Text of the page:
The USCIS Form I-9 is an employment verification document created by the Department of Homeland Security U.S. Citizenship and Immigration Services. Employers have to prove that the workers they hire are eligible for work in the U.S. as well as verify identities and the I-9 form is how that requirement is fulfilled. Employers who want to learn more about the process can reference Part 13 of the Handbook for Employers (M-274).
Section 1. of the form is your information. You'll enter your last name, first name, middle initial, address, date of birth, Social Security number, email address and phone number.
In the next box, you'll attest (certify formally) your citizenship status. The final step is to sign and date. You can sign and date without your employer witnessing your signature.
To complete the I-9 Form, your employer will look at the documents you provide (see documentation section) and will fill out the remaining page of the form.
As a new employee, you can expect to receive this form from your human resources manager or hiring point of contact. You'll need to fill out the form as well as provide the approved forms of documentation.
Most companies require you to complete this step within the first week of starting the job. The I-9 excerpt below displays the types of documents or IDs you're required to show. You'll have to bring the original form of the ID to your place of employment; photocopies or electronic versions are not allowed. For many employees, this means bringing your passport with you on your first day of work.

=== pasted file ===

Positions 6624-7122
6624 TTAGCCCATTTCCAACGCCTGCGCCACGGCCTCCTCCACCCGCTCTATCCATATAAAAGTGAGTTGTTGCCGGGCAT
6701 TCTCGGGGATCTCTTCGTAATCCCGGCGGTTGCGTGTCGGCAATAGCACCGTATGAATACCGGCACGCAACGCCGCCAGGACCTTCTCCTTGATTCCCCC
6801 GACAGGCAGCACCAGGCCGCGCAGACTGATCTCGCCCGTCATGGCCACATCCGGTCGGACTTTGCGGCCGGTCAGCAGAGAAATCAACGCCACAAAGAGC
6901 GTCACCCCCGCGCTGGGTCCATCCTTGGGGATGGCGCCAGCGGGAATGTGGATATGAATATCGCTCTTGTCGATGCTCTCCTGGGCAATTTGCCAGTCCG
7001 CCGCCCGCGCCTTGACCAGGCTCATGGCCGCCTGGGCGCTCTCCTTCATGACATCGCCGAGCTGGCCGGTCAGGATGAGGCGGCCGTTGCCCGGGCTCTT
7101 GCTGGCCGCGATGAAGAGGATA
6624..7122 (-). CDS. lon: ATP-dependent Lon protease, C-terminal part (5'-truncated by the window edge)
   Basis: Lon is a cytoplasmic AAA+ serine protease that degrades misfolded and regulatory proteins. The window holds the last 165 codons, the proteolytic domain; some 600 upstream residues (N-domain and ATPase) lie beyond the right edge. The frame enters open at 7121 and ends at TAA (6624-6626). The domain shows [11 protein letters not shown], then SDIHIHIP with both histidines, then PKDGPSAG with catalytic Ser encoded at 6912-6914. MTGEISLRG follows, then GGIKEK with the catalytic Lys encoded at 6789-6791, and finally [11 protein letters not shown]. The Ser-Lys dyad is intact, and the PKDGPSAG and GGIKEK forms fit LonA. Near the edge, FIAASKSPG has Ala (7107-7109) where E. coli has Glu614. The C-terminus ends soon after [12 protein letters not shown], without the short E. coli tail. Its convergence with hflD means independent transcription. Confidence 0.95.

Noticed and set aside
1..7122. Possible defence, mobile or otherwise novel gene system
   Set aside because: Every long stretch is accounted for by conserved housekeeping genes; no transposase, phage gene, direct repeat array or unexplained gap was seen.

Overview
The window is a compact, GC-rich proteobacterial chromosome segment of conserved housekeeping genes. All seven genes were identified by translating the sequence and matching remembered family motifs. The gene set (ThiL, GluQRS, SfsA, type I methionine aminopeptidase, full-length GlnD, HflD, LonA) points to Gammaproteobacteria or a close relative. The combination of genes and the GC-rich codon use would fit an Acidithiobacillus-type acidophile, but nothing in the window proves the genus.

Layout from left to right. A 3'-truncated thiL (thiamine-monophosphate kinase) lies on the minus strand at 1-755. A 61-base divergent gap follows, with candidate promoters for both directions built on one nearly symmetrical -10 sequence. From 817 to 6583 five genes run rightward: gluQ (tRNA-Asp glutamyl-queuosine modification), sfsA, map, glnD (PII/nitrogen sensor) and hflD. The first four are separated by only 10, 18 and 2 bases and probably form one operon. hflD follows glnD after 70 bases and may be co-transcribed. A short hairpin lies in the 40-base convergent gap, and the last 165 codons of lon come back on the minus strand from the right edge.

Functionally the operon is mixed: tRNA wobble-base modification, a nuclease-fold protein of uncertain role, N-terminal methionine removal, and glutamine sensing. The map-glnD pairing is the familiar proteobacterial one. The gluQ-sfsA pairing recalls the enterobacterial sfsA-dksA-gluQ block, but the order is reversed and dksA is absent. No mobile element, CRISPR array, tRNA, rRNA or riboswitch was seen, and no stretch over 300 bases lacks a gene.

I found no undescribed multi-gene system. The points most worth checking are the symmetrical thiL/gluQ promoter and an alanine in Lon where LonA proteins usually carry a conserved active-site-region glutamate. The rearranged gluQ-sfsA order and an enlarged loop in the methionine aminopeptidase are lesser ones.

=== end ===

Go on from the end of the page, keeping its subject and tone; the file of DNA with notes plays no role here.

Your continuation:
It's important to note your employer must accept any of the documents listed below, provided they are originals/certified copies. Employers aren't allowed to choose one form of preferred ID; they must follow the guidelines listed in the I-9 Form.
You only need one document from this list because these documents establish both identity and employment eligibility.
These documents verify your identity.
These documents establish your employment eligibility.
Most paid workers are required to submit I-9 forms to their place of employment.
However, you don't need an I-9 form if you:
You have three days from your start date to complete the form. Legally, you can be fired, or "terminated," if you fail to provide the required documentation. Most employers will have you complete the form during your first day of work as part of the onboarding/new-hire process.
Your form is valid at your employer indefinitely unless you have a gap in employment that exceeds one year.
Students, exchange visitors and foreign nationals on work visas are required to have their I-9 Form reverified with each extension.
Employers must retain I-9 Forms for three years after an employee's start date, or, for one year after termination (whichever is the later date).
In 1986, President Ronald Reagan signed the Immigration Reform and Control Act (IRCA) into law. This strengthened immigration enforcement which included requiring U.S. employers to verify employment eligibility for new employees.
As an employer, you can verify employee information using the government's online E-Verify system, available for all 50 states. The government states that it's "the best means available to electronically confirm employment eligibility." To use the site, you'll need your employee's Social Security which enables records to be checked in the Social Security Administration and the Department of Homeland Security.
Fairygodboss strives for accuracy in all articles. However, the information contained in this article should not be considered legal advice. State and federal laws often change which means this article might not reflect the most recent updates.
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